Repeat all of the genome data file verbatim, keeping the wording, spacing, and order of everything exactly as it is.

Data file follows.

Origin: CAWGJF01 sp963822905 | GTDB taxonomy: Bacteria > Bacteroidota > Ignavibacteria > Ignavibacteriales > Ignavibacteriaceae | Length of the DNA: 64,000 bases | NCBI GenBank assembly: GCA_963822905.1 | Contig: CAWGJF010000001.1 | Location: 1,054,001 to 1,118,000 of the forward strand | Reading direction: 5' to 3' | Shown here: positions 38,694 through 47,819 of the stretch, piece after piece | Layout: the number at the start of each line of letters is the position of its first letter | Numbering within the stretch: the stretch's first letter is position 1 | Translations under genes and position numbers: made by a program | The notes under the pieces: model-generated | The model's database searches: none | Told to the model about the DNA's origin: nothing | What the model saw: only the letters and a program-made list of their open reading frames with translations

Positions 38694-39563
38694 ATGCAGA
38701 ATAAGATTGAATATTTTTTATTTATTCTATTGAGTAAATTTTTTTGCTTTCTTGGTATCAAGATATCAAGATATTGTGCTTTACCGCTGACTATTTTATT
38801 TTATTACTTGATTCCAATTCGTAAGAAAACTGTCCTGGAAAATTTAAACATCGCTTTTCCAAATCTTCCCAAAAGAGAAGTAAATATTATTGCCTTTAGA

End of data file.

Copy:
Origin: CAWGJF01 sp963822905 | GTDB taxonomy: Bacteria > Bacteroidota > Ignavibacteria > Ignavibacteriales > Ignavibacteriaceae | Length of the DNA: 64,000 bases | NCBI GenBank assembly: GCA_963822905.1 | Contig: CAWGJF010000001.1 | Location: 1,054,001 to 1,118,000 of the forward strand | Reading direction: 5' to 3' | Shown here: positions 38,694 through 47,819 of the stretch, piece after piece | Layout: the number at the start of each line of letters is the position of its first letter | Numbering within the stretch: the stretch's first letter is position 1 | Translations under genes and position numbers: made by a program | The notes under the pieces: model-generated | The model's database searches: none | Told to the model about the DNA's origin: nothing | What the model saw: only the letters and a program-made list of their open reading frames with translations

Positions 38694-39563
38694 ATGCAGA
38701 ATAAGATTGAATATTTTTTATTTATTCTATTGAGTAAATTTTTTTGCTTTCTTGGTATCAAGATATCAAGATATTGTGCTTTACCGCTGACTATTTTATT
38801 TTATTACTTGATTCCAATTCGTAAGAAAACTGTCCTGGAAAATTTAAACATCGCTTTTCCAAATCTTCCCAAAAGAGAAGTAAATATTATTGCCTTTAGA